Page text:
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Old 19th September 2013, 10:06 PM   #1
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Default Rectifier and DC filtering relationship question

I tend to like low filtering for that saggier feel in guitar amps. I've been studying some tube sheets and finding various uF requirements on different rectifier tubes. If a rectifier tube requires a higher capacitance, does that mean that it's not reducing as much ripple as the rectifiers that require lower capacitance?


Or is it that the tubes rated for higher capacitance are rugged enough to handle the current demands that bigger filtering is capable of needing, and one could always use a lower rated filter than spec'd?
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Old 19th September 2013, 10:22 PM   #2
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Why don't you download PSUD2, and model tube power supplies. That way you can see first hand how different configurations reduce ripple etc.

PSUD2

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Old 19th September 2013, 10:24 PM   #3
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Quote:
Originally Posted by Sea Biscuit View Post
Or is it that the tubes rated for higher capacitance are rugged enough to handle the current demands that bigger filtering is capable of needing, and one could always use a lower rated filter than spec'd?
That is correct. The rectifier is fine if you use a lower value capacitor, but ripple increases.
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Old 19th September 2013, 10:25 PM   #4
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The first part is wrong. The second part is right. The filter caps act as a significant additional load on the rectifier and power tranny. I'd recommend rectifier and tranny current rating specs that are twice what you think the circuit alone will draw.

What I did in one of my smaller guitar amps (5 watt) was to filter the ripple out real well with large caps, and then do an R/C to design in the sag. I also rectified the 6.3VAC (or was it the 5 volt tap?) and ran at least the input tube filiment on well filtered DC for minimum hum (there isn't any). If you go the DC filiments route, my research convinced me that it's worth trying to get it to be exactly 6.3VDC, for max tube life.

By the way, rectifier tubes are obsolete. Solid state diodes are much more energy efficient (less heating of the power tranny), and just as good in any other way.

Last edited by Bob Richards; 19th September 2013 at 10:27 PM.
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Old 19th September 2013, 10:29 PM   #5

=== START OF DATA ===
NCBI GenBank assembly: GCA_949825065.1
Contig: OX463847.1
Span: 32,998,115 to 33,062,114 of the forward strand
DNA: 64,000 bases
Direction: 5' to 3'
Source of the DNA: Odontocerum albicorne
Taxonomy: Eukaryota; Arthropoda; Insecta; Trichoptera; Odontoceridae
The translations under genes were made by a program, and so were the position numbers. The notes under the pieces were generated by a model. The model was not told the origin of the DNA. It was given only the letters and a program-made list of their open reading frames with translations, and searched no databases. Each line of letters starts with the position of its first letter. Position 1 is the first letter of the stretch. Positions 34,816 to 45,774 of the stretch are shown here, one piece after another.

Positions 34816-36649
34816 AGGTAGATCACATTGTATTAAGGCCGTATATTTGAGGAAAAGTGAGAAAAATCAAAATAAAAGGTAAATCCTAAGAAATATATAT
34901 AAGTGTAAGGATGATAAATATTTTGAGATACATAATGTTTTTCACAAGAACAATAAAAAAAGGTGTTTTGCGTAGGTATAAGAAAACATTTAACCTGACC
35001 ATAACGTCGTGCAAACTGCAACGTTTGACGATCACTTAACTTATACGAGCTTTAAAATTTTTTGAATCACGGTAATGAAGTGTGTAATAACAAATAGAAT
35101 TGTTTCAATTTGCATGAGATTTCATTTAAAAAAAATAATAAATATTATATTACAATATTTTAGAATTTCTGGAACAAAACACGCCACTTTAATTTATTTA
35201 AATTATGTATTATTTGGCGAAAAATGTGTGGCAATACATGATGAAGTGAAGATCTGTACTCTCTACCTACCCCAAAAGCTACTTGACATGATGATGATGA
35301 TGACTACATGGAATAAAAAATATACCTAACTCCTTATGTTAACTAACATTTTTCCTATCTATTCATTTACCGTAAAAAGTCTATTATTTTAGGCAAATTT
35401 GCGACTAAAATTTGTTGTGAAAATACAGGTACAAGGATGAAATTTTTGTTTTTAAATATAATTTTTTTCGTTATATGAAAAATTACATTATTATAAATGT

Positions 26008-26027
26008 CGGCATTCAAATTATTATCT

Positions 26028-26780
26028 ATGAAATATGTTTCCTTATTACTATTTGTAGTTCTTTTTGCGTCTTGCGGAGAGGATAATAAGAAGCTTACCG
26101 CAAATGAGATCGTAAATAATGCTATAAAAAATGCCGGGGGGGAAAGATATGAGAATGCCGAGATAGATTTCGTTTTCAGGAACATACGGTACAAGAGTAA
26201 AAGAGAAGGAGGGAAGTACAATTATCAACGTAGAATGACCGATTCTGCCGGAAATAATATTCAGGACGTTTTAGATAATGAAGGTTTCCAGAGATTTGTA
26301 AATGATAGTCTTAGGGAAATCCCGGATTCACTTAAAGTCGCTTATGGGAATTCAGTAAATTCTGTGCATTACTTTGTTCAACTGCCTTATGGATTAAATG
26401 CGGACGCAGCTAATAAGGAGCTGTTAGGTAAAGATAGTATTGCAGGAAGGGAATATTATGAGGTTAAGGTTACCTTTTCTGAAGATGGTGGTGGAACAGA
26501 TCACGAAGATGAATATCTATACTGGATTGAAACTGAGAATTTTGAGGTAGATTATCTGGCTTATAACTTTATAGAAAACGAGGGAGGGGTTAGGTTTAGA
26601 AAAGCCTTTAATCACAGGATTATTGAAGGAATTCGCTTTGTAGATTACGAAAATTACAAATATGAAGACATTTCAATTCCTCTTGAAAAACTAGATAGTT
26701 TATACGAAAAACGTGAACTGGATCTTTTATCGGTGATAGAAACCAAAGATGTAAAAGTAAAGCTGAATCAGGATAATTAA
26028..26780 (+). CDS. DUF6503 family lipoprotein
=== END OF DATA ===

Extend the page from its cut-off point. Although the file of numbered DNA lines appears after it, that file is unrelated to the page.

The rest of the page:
chrish is offline chrish  Australia
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You are thinking about it the wrong way. The uF stated is not a requirement as such, it is a limitation. A lower limit does not mean you need less uF for the same ripple, it is stating that the rectifier in question cannot handle the current require for increased capacitance.
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Old 19th September 2013, 10:33 PM   #6
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ok cool. got it. And I will check out PSUD2. It's already on my computer but I've never used it...
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Old 19th September 2013, 10:35 PM   #7
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No time like the present.

jeff
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Old 19th September 2013, 10:36 PM   #8
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Originally Posted by pmillett View Post
That is correct. The rectifier is fine if you use a lower value capacitor, but ripple increases.
Oh and btw, I figured out what was causing the ebay links to break. It's a setting in the USER CP of this site. Go to EDIT OPTIONS and change the MESSAGE EDITOR INTERFACE to STANDARD, and then when you post ebay links they will work.
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Old 19th September 2013, 11:23 PM   #9
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So in that program, does this mean that I would still have about .45v of A/C on the line?


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Old 19th September 2013, 11:55 PM   #10
jjman is offline jjman  United States
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I think of voltage ripple there, not current ripple. Choose the V on C1 button and re-simulate.
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